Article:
Quaker Universalist Conversations

Interfaith group seeks to protect California deserts

Members are linked by the spiritual connections between their local desert landscapes and the parched sacred grounds that have nurtured some of the world’s great religions.

By Louis Sahagun, Los Angeles Times

January 8, 2011



Seven religious leaders climbed out of their vehicles on a recent weekday and scattered on foot across Whitewater Canyon northwest of Palm Springs. They were looking for clues to the character of the prophets said to have used the wilderness as a gateway to spiritual awakenings.

It didn’t take long for members of the newly formed Desert Stewardship Project, an interfaith coalition dedicated to protecting the vast expanses of arid California, to find what they were seeking.

Moses met the Lord in the form of a burning bush on a mountain in the Sinai desert. Jesus prayed in the desert for 40 days before beginning his ministry. The prophet Muhammad meditated in a cave on the desert mountain of Hira, where the Angel Gabriel recited the Koran to him.

Gazing across a broad, sandy gulch where the Whitewater River carried its cargo of silt and snowmelt past fortress-like sandstone walls, Petra Mallais-Sternberg, pastor of the First Congregational United Church of Christ in San Bernardino, said, “The basic elements of my faith are all around us.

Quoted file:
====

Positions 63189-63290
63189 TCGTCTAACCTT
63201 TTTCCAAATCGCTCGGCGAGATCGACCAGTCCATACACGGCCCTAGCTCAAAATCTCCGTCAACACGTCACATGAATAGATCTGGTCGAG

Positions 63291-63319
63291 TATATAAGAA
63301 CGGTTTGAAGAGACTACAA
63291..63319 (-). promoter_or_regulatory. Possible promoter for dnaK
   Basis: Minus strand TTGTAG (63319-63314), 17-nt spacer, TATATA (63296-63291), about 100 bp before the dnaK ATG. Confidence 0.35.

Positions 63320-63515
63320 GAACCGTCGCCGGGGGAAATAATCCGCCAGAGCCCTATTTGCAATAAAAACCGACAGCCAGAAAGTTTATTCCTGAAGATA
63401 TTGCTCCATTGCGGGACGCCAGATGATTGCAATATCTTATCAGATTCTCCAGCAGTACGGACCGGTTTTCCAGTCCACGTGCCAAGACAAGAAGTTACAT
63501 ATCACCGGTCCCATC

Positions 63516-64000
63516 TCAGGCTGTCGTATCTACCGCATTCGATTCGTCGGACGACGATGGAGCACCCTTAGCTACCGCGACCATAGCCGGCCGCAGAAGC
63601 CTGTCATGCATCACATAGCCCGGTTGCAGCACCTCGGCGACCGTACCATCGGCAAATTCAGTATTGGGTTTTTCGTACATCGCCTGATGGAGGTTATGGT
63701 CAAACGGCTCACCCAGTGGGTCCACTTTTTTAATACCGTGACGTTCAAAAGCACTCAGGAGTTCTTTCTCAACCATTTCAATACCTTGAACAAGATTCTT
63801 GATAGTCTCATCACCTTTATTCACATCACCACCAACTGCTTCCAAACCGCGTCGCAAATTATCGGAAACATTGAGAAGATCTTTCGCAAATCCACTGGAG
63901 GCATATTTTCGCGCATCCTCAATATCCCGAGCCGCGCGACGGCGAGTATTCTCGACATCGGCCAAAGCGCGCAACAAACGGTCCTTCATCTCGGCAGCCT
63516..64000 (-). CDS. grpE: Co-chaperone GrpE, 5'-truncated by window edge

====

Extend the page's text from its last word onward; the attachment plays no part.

“I see flowing baptismal waters, and boulders that stand for the cornerstones of my faith,” she said. Pointing toward a gentle slope above the riverbed edged with willows and creosote, she said, “They are fruits of the earth.”

Fatima Alrahem, 27, of the Muslim Student Assn. at Cal State San Bernardino, said she was reminded of the ways that “Islam, which was born in the barren Arabian deserts, encourages us to be mindful of the fragile environment, and to take special care of our life-giving rivers.”

Jim Burklo, associate dean of the office of religious life at USC and a project leader, was along on the field trip too. “I feel a sense of humility and an understanding that the Earth has a right to exist apart from us,” he said (To read more see http://www.latimes.com/news/local/la-me-beliefs-desert-20110108,0,2708832.story

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